Unconventional/Non-Traditional Trade Marks in India

Growth of Trade, Commerce and Industry in India has given an impetus to the need of protecting Trademarks over the years.

Growth of Trade, Commerce and Industry in India has given an impetus to the need of protecting Trademarks over the years. A ‘Trademark’ is a mark which is capable of being represented graphically and one which distinguishes the goods and services of one from that of others. The inclusive definition of trademark entails the possibility for getting anything not expressly excluded capable of being registered as trademark so long as it meets the requisites mentioned in the Trademarks Act.

In spite of being intangible, the intellectual property rights are the most important asset of any trade. Businesses can protect their trademarks in form of a “Word Mark”, “Label”, “Logo” and “Device Mark” and often face dilemma to whether register their logo or word mark as trademark or both.

Nevertheless, the global economic order has obligated India to adopt a liberal approach in the foreign trade policy, thus bringing in the complicated issues of recognition of a brand via jingles, songs or stories instead of logo or word marks, compelling it to make momentous changes to discover the new concept of “Unconventional Marks”. They are also known as “Non-traditional Marks” as against the traditional trademarks.

The TRIPS Agreement at the WTO introduced the concept of unconventional/non-traditional marks and in process of incorporation in domestic IPR regimes all over the globe. The TRIPS broadened the legal definition of trademark to incorporate “any sign capable of distinguishing the relevant goods or services of one undertaking from those of other undertakings”.

Unconventional marks are a novel concept and are unlike the traditional trademarks not restricted to letters, numerals, words, logos, pictures, symbols, or combinations of these but are based in appearance, shape, sound, smell, moving images, holograms, positions, scent, taste and texture. Accordingly, they may be visible as well as invisible signs.


The Indian Trade Marks Act does not contain any provision that expressly allows registration of “Sound Mark” as a trademark. However, it has been unequivocally held that a trademark must be capable of distinguishing the applicant’s product/service and can be graphically represented. Accordingly, a sound is capable of graphical representation via a series of musical notes and can be registered as a trademark, with or without the words.
As per the Manual of Trademarks, Practice and Procedure, 2015, applications for a sound mark registration must be submitted in MP3 format and must not exceed 30 seconds in length, recorded on a medium permitting clear audible replay and accompanied with a graphical representation of the notations establishing the sound mark. Modern staff notations are usually accepted.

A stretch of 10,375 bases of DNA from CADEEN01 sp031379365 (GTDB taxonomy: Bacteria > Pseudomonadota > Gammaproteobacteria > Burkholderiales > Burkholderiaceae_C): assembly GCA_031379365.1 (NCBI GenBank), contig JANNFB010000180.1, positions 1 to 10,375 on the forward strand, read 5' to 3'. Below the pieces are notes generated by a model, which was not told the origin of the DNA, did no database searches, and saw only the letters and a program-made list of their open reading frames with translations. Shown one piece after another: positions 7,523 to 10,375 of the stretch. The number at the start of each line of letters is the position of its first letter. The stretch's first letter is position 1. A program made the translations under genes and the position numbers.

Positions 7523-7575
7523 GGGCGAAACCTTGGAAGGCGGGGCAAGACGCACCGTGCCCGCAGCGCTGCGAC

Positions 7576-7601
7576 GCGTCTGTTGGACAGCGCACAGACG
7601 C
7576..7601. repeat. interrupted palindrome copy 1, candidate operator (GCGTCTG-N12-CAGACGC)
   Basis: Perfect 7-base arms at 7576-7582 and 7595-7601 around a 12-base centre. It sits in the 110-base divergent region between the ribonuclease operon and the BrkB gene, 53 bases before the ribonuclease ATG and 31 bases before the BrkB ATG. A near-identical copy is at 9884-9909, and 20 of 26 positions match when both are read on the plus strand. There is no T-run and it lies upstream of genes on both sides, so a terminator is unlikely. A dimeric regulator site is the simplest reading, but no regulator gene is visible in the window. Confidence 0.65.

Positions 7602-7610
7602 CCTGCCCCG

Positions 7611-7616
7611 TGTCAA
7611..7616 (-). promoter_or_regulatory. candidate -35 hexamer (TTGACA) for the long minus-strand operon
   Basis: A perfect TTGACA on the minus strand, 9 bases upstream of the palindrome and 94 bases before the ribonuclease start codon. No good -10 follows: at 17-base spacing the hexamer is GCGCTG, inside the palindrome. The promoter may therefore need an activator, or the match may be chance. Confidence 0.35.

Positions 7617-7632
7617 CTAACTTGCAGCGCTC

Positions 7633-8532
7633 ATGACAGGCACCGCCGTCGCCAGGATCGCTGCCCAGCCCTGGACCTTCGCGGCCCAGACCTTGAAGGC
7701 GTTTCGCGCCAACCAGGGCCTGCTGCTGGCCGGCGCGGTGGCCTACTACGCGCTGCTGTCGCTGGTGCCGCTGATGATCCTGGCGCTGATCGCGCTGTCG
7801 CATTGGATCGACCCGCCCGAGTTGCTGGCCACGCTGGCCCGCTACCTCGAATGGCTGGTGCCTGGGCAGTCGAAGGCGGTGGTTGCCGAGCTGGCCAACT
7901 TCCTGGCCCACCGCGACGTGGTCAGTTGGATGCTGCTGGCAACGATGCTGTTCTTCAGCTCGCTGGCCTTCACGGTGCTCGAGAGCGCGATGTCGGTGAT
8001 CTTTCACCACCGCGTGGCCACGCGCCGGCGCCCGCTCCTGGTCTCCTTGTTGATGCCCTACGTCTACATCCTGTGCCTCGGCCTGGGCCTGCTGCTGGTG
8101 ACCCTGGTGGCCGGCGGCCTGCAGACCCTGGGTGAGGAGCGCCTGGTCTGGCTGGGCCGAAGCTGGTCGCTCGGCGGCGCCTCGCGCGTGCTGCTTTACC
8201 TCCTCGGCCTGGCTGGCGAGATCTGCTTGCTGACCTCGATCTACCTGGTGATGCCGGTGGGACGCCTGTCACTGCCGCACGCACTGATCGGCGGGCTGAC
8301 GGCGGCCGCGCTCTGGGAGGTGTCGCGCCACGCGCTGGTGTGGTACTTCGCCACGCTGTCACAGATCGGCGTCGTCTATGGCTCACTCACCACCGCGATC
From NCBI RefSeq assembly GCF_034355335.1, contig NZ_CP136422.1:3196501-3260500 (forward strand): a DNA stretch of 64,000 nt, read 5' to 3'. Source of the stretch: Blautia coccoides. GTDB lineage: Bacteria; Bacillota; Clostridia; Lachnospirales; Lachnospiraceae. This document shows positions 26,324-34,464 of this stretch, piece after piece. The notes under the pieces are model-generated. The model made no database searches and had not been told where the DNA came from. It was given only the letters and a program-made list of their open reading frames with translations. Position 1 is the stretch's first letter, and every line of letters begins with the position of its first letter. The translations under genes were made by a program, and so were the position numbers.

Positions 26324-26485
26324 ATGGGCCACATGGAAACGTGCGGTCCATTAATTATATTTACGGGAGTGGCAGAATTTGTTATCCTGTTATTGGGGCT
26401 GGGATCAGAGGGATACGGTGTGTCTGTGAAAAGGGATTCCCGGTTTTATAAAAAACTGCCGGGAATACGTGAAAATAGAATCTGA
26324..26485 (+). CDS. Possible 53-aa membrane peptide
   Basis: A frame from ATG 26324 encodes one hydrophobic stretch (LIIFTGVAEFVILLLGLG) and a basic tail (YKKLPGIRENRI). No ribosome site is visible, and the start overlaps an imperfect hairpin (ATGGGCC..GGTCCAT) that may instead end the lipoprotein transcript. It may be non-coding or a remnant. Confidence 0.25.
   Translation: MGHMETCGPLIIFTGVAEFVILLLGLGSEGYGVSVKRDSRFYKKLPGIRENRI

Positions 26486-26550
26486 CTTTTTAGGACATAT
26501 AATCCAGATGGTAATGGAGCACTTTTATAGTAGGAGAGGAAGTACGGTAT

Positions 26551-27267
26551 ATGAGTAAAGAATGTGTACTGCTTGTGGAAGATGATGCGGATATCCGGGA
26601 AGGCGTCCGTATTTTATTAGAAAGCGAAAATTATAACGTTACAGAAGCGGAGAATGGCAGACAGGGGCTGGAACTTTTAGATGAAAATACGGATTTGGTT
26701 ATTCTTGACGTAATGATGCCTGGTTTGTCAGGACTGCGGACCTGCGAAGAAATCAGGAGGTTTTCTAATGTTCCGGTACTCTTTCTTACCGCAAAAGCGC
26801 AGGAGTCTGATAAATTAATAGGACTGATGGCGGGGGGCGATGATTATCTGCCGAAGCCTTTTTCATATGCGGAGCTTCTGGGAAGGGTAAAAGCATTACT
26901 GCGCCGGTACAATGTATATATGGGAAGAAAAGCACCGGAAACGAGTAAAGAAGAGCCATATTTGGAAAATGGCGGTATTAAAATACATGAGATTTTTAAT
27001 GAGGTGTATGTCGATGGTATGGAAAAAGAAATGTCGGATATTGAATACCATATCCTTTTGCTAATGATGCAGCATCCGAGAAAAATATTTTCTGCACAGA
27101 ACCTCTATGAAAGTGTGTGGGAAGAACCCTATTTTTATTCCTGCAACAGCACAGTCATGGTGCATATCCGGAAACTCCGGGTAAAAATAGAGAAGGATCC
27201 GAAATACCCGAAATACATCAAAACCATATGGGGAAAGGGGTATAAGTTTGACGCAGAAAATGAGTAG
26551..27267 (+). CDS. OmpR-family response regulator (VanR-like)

In India, Yahoo!’s yodel is the first sound mark to be registered and the corporate jingle of ICICI Bank is the first sound mark registered in name of an Indian company. The sound of ‘Hisamitsu’ crooned over certain musical notations on a proposed usage and the sequence of “Raymond: The Complete Man” have also been registered in India as sound marks.


Any distinctive shapes of goods, the packaging or 3D objects adept of graphical representation can be protected as trademark in India. The Act includes ‘shape of goods’ in the trademark’s definition but the following act as statutory bar to shape mark registration:
  • The shape of good must not result from the very nature of the goods themselves.
  • The shape of good must not be indispensable to attain a technical result (functionality).
  • The shape of good must not provide considerable value to the goods.
The shape of ‘Zippo’ lighters, bottles of John Distilleries Limited and bottles of the Coca-Cola Co. have been awarded shape marks in India.


These are the most difficult to register as trademarks as they lack the quality of meticulous graphical representation and precise description in written form and cannot be recorded in any form making it very subjective and puzzling. Although a scent can be graphically represented through its chemical formulae along with evidence to reproduce the particular fragrance.

Registration of a scent mark depends on the following:
  • The person to apply for registration must be the one and only to market the concerned product.